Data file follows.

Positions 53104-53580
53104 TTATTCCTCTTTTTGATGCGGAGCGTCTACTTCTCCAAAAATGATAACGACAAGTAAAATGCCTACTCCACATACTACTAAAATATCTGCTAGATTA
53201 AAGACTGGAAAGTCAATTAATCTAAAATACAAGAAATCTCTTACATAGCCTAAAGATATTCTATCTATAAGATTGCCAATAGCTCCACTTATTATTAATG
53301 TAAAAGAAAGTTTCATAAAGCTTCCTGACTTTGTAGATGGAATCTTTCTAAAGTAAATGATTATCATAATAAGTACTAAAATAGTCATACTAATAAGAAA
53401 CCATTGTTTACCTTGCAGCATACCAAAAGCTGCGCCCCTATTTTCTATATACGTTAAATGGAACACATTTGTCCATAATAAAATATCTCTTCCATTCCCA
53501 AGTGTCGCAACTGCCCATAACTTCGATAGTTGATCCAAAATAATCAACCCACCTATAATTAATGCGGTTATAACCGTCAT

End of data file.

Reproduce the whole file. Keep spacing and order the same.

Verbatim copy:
Positions 53104-53580
53104 TTATTCCTCTTTTTGATGCGGAGCGTCTACTTCTCCAAAAATGATAACGACAAGTAAAATGCCTACTCCACATACTACTAAAATATCTGCTAGATTA
53201 AAGACTGGAAAGTCAATTAATCTAAAATACAAGAAATCTCTTACATAGCCTAAAGATATTCTATCTATAAGATTGCCAATAGCTCCACTTATTATTAATG
53301 TAAAAGAAAGTTTCATAAAGCTTCCTGACTTTGTAGATGGAATCTTTCTAAAGTAAATGATTATCATAATAAGTACTAAAATAGTCATACTAATAAGAAA
53401 CCATTGTTTACCTTGCAGCATACCAAAAGCTGCGCCCCTATTTTCTATATACGTTAAATGGAACACATTTGTCCATAATAAAATATCTCTTCCATTCCCA
53501 AGTGTCGCAACTGCCCATAACTTCGATAGTTGATCCAAAATAATCAACCCACCTATAATTAATGCGGTTATAACCGTCAT